Fidelity's new index fund pricing could be a game changer for institutional investors, particularly for small- and midsized defined contribution plans, observers said.
"The biggest thing about Fidelity collapsing its index fund share classes is that it's going to drive some pretty big savings for defined contribution plans. It's a pretty big deal and important news for the industry," said Michael Francis, principal, president and chief investment officer of defined contribution specialist consulting firm Francis Investment Counsel LLC, Brookfield, Wis.
"With Fidelity's repricing and the elimination of investment minimums, DC plans will be getting a great deal," Mr. Francis said, noting that "there all kinds of fee breaks that small- and middle-sized plans with between say, $50 million and $100 million, aren't eligible for."
Shortly after Fidelity's announcement, Mr. Francis said he met with the administrator of one of the firm's clients, which has an $800 million defined contribution plan for which Fidelity is the record keeper, who asked about Fidelity's new indexed mutual fund pricing structure. He calculated that the client, which he declined to identify, could potentially save hundreds of thousands of dollars a year in fees for plan participants under Fidelity's new lower-cost index mutual fund pricing.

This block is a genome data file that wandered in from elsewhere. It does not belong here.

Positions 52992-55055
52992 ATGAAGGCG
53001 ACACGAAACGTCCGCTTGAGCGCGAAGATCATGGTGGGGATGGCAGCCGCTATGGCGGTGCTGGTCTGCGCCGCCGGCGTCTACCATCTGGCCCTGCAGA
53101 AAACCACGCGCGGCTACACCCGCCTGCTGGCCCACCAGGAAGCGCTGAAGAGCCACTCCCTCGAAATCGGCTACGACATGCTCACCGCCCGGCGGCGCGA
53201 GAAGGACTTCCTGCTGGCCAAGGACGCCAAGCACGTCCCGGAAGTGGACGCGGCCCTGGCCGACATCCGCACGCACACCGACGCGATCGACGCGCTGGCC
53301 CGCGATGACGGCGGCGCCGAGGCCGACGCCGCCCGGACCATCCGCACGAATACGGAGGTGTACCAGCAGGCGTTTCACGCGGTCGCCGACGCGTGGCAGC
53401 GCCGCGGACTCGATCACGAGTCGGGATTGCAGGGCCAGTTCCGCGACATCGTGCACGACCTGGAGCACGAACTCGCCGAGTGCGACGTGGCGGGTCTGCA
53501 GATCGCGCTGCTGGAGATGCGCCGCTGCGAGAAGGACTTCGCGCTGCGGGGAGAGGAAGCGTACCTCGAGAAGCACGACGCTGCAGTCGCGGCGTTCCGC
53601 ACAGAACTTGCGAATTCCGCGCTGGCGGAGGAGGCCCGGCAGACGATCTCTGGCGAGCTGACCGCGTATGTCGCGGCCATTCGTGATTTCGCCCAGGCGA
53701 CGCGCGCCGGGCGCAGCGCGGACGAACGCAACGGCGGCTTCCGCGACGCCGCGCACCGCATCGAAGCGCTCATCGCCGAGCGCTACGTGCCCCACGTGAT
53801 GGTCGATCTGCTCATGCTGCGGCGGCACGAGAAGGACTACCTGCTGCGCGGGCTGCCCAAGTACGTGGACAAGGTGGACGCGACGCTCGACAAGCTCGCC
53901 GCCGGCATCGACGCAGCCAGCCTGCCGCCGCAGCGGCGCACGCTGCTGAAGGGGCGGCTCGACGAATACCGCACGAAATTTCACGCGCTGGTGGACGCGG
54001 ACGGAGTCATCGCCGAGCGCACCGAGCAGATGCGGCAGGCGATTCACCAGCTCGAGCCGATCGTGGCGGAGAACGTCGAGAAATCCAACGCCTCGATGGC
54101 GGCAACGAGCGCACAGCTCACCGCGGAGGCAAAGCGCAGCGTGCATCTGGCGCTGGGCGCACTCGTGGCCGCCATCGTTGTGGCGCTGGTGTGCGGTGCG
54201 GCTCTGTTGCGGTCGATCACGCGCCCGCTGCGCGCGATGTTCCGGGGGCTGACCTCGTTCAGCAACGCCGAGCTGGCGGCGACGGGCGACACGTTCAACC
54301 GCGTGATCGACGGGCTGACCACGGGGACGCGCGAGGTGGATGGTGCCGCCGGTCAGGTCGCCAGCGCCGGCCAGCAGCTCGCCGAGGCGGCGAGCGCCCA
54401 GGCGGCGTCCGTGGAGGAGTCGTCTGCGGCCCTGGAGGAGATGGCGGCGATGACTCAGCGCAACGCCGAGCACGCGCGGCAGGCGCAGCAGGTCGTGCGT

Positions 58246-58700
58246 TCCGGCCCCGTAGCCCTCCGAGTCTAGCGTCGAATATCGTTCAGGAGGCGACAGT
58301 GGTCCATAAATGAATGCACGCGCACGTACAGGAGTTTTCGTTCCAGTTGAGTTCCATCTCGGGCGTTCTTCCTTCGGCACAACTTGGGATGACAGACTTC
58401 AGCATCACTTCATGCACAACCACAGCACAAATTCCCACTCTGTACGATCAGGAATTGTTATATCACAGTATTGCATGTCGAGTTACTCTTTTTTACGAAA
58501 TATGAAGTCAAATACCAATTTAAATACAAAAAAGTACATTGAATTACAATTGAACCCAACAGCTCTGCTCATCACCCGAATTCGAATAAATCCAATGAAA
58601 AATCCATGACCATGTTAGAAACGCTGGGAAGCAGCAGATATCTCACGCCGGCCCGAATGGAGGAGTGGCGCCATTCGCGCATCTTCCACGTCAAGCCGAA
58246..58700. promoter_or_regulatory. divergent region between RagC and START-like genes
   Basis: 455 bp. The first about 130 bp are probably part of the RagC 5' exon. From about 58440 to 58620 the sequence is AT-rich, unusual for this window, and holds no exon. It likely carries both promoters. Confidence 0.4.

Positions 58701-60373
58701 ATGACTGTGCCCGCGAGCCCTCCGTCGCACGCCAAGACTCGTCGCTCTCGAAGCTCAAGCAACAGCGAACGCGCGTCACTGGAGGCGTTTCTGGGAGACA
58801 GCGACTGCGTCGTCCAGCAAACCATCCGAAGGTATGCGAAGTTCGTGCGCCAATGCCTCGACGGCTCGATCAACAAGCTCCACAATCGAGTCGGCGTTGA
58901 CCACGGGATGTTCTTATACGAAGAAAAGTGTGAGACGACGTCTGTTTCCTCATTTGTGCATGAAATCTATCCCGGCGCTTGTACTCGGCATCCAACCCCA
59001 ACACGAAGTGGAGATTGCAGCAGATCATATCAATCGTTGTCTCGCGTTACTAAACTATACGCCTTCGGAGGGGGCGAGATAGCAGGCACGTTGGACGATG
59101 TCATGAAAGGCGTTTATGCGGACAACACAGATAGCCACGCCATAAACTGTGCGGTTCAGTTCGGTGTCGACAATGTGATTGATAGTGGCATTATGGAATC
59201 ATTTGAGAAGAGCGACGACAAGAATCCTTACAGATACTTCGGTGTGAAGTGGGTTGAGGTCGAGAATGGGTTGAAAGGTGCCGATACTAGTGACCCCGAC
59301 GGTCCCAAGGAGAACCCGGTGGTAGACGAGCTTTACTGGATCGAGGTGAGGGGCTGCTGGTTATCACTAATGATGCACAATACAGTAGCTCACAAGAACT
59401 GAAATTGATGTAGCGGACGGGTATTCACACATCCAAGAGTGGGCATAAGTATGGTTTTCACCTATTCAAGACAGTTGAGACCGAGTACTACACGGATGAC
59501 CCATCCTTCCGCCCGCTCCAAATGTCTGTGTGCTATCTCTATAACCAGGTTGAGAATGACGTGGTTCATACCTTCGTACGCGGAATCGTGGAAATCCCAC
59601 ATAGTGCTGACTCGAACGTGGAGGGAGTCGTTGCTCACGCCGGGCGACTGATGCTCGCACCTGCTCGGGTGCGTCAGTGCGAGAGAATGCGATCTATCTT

Discussion of Fidelity's new index fund pricing will be on the agendas for forthcoming quarterly meetings with the firm's DC plan clients, Mr. Francis said.
An ongoing skirmish
Fidelity's moves are the latest salvo in money managers' battle for assets in the face of the ongoing shift to passive strategies from active management, said Amanda Walters, a New York-based senior manager at money management consultant Casey Quirk, a practice of Deloitte Consulting LLP.
Ms. Walters said fee compression remains widespread in the money management industry and that many managers, like Fidelity, are getting creative about the pricing of their strategies.
"Our conversations with money managers lead with the passive vs. active investment dilemma and quickly turn to the cost of investment strategies," Ms. Walters said, noting that managers also are looking to "get clients in the door and try to persuade them to invest more in other strategies the firm offers, particularly higher-fee actively managed strategies and alternative investments."
Industry watchers said Fidelity's move to offer no-cost indexed retail mutual funds, low-cost passively managed mutual funds and collective investment trusts clearly is an effort to increase assets under management from investors of all kinds.